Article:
UNIVERSITY PARK, Pa. -- This fall semester, Chad Shenk will join Penn State as one of the initial hires of the Network on Child Protection and Well-Being. A clinical child psychologist, Shenk will play an integral role in making Penn State a premier institution for research, education and practice aimed at combating child maltreatment.
He joins Jennie Noll and Idan Shalev among the first of at least 12 hires at the University who will build a breadth of expertise on child maltreatment. For decades, Penn State has supported researchers who focus on many areas of child and family health, and development. Network faculty members will work to build cross-disciplinary collaborations and community-University relationships with the goal of translating research into sustainable, real-world practice.
Shenk is a Penn State alumnus and returns to University Park from Cincinnati Children’s Hospital where he was an assistant professor of pediatrics.
While a graduate student at the University of Nevada-Reno, he noticed that patients who had trouble managing stress and regulating emotions often had a history of physical and sexual abuse.
“About 80 percent of my case load had a history of abuse,” Shenk said. His research aims to find ways of addressing the effects of abuse at an early stage and before negative health outcomes emerge and worsen. “If we can identify causal pathways, we can prevent and treat various outcomes of early traumatic experiences much more effectively.”
For example, research shows that not every abused child will suffer from post-traumatic stress disorder (PTSD), even though many do. Shenk’s research examines what may cause or prevent PTSD in a person with a history of abuse. In 2007, Shenk began a fellowship during which he studied this topic, focusing on psychological and neurobiological mechanisms that might lead to psychiatric outcomes in individuals who had been maltreated as children.
“I want to continue that research at Penn State,” he said. “My goal is to start by evaluating which treatments are most effective at targeting the causal mechanisms that link early maltreatment with later PTSD symptoms.”
Shenk plans to build relationships with state agencies and work closely with faculty members at the Penn State Hershey College of Medicine and at the Hershey Medical Center Children’s Hospital to spearhead the network’s translational goals. Shenk’s activities will be directed at building collaborative relationships toward implementing sustainable, evidence-based clinical service programs.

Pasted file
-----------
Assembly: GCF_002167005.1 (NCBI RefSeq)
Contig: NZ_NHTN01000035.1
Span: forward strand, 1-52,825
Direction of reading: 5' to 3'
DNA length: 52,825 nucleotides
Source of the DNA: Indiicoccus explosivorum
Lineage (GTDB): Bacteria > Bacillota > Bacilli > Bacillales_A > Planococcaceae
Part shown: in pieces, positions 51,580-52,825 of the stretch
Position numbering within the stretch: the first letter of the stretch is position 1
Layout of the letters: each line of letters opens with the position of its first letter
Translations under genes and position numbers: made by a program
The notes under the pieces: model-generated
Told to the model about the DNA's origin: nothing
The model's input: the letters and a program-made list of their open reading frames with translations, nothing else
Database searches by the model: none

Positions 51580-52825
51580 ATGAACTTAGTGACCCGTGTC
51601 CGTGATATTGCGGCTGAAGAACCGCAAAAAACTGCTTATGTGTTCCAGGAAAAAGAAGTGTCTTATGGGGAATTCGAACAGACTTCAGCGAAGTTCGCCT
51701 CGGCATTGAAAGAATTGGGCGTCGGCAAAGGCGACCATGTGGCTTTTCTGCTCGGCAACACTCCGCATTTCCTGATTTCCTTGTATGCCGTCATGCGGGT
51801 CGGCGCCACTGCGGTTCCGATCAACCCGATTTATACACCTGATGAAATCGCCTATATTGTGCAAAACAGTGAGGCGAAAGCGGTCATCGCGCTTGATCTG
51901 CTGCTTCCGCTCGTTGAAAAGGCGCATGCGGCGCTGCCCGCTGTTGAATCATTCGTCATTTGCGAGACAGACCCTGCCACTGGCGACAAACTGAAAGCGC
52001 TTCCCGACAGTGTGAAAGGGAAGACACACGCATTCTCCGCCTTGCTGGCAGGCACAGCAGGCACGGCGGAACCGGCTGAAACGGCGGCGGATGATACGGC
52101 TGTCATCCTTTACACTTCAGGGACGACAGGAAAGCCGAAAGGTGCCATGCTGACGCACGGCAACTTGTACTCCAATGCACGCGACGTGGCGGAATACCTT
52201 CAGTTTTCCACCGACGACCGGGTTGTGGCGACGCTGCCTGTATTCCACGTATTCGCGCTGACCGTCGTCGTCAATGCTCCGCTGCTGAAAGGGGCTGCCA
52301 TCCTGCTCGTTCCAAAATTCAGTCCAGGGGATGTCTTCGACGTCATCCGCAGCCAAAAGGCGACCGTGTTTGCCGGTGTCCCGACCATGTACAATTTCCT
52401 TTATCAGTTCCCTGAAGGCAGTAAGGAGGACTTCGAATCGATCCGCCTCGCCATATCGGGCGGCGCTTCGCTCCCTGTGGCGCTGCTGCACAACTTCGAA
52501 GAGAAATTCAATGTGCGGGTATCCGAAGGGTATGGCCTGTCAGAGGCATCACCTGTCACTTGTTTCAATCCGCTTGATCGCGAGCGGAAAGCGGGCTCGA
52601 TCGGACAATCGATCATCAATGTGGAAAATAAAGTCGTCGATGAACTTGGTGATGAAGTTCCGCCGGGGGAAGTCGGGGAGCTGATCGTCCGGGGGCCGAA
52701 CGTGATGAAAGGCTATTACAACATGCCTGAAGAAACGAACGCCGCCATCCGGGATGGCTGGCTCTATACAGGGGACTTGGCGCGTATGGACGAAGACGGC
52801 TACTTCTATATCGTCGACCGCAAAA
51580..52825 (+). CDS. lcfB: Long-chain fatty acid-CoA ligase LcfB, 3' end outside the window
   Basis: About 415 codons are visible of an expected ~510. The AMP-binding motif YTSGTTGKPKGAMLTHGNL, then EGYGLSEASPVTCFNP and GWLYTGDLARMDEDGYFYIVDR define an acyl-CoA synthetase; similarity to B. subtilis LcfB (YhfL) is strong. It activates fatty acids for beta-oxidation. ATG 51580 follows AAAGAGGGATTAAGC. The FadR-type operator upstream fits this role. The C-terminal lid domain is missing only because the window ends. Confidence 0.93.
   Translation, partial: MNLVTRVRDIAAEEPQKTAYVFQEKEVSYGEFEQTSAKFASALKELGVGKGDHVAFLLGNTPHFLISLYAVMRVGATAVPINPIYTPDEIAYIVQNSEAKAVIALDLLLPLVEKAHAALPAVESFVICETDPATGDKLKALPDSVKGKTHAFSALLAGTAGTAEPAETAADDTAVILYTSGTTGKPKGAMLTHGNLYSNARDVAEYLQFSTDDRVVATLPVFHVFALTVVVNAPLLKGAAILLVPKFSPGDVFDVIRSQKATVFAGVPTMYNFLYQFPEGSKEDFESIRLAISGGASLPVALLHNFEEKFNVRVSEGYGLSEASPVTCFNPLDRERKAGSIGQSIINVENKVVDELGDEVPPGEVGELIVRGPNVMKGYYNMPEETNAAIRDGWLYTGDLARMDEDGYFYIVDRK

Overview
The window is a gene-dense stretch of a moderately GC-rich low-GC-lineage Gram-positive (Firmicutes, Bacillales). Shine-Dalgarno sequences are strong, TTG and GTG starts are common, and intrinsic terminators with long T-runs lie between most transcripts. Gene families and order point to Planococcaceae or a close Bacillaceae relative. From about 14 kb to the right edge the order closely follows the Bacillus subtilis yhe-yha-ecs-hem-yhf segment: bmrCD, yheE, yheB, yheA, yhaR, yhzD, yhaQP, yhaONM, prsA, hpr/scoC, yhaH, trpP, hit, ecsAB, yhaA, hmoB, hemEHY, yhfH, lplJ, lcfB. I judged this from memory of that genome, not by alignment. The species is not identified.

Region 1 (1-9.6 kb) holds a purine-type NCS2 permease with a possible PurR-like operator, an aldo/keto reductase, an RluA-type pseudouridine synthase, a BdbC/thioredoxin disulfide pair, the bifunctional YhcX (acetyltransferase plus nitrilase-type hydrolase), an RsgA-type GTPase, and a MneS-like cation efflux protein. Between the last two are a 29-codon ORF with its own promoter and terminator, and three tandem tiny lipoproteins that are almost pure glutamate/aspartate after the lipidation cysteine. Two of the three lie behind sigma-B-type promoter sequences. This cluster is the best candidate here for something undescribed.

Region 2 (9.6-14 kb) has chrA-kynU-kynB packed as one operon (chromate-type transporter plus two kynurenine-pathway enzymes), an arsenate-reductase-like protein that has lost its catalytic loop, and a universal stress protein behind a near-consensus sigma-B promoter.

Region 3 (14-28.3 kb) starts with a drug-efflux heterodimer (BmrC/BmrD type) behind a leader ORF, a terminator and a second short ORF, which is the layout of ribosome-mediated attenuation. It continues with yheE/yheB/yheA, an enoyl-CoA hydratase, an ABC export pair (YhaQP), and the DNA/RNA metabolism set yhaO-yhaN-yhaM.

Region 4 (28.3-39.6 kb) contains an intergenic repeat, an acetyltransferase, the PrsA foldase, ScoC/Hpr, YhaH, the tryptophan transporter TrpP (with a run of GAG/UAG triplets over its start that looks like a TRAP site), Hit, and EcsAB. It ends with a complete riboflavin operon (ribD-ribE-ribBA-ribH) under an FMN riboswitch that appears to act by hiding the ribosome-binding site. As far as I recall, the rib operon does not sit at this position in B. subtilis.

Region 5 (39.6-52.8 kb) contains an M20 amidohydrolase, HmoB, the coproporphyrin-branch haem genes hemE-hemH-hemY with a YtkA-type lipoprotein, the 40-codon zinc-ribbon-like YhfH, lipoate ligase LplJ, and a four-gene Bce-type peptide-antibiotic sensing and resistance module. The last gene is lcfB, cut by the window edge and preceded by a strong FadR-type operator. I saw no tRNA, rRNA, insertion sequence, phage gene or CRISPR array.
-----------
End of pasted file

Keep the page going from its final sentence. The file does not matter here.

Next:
“It’s very exciting. There are many different areas of expertise at Penn State,” he said. “We will be able to address new areas of child maltreatment research and practice, and we have the knowledge base at Penn State to make sure we are doing the best science on the topic toward implementing programs that are cost efficient and maximally effective.”
The network was launched in the fall of 2012 from a recommendation provided by the Presidential Task Force on Child Maltreatment. It is a collection of University faculty from many disciplines who collaborate to build a translational research and education program that addresses child abuse from many angles. As a part of the network’s cluster hire on child maltreatment, Shenk’s appointment will be in the Department of Human Development and Family Studies in the College of Health and Human Development. Shenk said his affiliation with the department expands his research opportunities and possibilities.
“It’s one of the best human development programs in the country,” he said. “It has expertise in many different areas, which will enable collaborations for securing external funding to support research and practice innovations.”
Douglas Teti, professor of human development, psychology and pediatrics and member of the network cluster hire search committee, said Shenk has extensive experience working with maltreated children and their families, particularly with respect to the role of family and biobehavioral risk factors in the development of psychopathology in children.
“His research on the effects of childhood sexual abuse and identifying effective intervention approaches fits well with our interdisciplinary emphasis,” Teti said. “Dr. Shenk is highly respected and his work on child maltreatment is very impressive.”